Here, we also showed that chromatin accessibility is a strong predictor of the effect of SNP variation on phenotype, indicating that the developed map of chromatin states across the wheat genome is useful for prioritizing SNPs in genomic selection experiments or detecting causal SNPs in gene mapping studies or GWAS. Consistently, the regions of the maize genome with high chromatin accessibility harbored SNP variants explaining a substantial proportion of phenotypic variance for a number of agronomic traits [4, 7, 12]. The value of chromatin accessibility data for detecting causal genomic regions was also previously demonstrated for maize where DNase I chromatin accessibility was used to predict distantly located enhancers genome-wide and for the b1, bx1, and tb1 genes [7, 12, 21].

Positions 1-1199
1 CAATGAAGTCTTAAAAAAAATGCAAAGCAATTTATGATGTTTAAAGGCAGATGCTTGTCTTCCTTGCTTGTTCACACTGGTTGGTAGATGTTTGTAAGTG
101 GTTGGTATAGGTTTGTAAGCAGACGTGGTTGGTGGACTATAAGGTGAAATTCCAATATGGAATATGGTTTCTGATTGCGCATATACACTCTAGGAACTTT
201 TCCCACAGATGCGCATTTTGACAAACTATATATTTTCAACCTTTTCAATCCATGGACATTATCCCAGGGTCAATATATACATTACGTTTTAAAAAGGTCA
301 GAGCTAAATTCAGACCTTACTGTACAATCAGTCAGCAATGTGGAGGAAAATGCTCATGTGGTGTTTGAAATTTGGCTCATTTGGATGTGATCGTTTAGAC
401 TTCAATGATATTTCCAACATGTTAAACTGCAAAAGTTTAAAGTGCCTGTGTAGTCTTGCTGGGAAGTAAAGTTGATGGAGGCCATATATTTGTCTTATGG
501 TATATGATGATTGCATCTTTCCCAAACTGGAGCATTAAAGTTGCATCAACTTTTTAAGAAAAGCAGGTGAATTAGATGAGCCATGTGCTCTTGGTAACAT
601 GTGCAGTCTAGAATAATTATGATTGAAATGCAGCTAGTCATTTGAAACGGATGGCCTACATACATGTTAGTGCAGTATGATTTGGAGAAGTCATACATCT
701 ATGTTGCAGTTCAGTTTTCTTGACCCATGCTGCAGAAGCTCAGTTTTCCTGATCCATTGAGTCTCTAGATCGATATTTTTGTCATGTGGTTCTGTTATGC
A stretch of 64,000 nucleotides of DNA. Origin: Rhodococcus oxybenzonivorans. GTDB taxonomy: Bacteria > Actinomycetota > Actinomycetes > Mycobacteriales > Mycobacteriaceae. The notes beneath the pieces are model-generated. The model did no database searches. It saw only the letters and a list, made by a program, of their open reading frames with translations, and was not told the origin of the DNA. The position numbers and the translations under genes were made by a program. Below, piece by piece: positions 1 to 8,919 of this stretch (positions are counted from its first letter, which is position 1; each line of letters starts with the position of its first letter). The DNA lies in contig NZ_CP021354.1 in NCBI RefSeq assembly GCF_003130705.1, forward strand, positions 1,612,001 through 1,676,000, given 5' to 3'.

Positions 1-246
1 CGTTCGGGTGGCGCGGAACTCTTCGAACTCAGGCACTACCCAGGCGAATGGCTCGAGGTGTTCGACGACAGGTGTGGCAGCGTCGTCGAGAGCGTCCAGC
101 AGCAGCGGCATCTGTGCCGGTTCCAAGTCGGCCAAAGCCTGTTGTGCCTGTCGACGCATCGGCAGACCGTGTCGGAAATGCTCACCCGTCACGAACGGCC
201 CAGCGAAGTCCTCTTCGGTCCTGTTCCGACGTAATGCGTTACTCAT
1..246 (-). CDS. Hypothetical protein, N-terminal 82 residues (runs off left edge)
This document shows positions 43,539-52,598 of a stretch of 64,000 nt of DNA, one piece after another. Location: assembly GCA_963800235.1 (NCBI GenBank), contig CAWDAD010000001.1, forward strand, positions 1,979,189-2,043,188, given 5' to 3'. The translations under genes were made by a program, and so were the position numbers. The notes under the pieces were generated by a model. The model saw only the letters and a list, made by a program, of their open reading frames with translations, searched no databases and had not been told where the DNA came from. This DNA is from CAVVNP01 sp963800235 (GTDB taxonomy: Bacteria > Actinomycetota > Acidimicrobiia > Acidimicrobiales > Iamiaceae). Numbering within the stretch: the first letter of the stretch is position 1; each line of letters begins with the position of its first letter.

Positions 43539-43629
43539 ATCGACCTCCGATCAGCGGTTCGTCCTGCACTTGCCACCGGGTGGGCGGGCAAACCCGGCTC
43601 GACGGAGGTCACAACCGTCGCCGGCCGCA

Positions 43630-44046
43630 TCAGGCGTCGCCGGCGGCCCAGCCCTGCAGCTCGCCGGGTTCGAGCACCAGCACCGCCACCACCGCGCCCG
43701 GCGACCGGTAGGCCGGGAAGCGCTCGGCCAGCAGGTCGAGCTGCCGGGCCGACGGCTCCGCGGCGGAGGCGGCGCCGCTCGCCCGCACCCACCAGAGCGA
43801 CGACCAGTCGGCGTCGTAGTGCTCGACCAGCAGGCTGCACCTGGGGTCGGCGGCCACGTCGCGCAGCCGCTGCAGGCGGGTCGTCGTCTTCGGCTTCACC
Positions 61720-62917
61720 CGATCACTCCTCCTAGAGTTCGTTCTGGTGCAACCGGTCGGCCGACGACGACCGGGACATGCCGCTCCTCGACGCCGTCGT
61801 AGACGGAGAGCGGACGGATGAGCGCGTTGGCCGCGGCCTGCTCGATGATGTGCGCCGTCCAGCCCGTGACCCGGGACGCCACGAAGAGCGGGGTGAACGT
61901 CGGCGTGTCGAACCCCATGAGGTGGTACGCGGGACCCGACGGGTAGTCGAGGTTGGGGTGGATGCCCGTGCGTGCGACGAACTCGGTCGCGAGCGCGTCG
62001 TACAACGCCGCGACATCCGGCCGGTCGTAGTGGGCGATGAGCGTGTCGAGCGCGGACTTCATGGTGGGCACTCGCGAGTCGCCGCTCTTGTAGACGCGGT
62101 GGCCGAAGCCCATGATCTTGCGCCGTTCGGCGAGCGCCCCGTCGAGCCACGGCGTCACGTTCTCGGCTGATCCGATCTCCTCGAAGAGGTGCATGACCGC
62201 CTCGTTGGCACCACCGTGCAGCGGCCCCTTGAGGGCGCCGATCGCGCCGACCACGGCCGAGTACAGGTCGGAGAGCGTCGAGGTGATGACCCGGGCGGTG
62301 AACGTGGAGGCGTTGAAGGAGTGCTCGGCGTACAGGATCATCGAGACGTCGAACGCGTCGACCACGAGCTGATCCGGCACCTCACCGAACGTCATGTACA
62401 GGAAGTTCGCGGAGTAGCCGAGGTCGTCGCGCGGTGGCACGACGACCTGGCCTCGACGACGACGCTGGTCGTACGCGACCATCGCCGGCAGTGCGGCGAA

Conclusions

The chromatin accessibility map of the wheat genome reflects the distribution of functional and structural features across the wheat genome and reveals a close connection between the repetitive and gene-coding sequences that have the potential to influence gene expression regulation. The state of chromatin is one of the dimensions in the genome-to-phenome maps being constructed connecting genomic variation with the molecular-, tissue-, and organism-level phenotypes [62]. The relevance of this dimension for effective translation of genomic variant effects to phenotypes has been demonstrated by the enrichment of functionally active genomic elements in the regions with accessible chromatin and an increased proportion of phenotypic variation explained by SNPs from these regions. By combining the developed chromatin accessibility map with other functionally relevant genomic attributes (transcriptome, metabolome, proteome, etc.), we can both improve our ability to predict phenotypic outcomes of any particular genome, and select genomic targets for engineering a biological system to obtain the desired effects.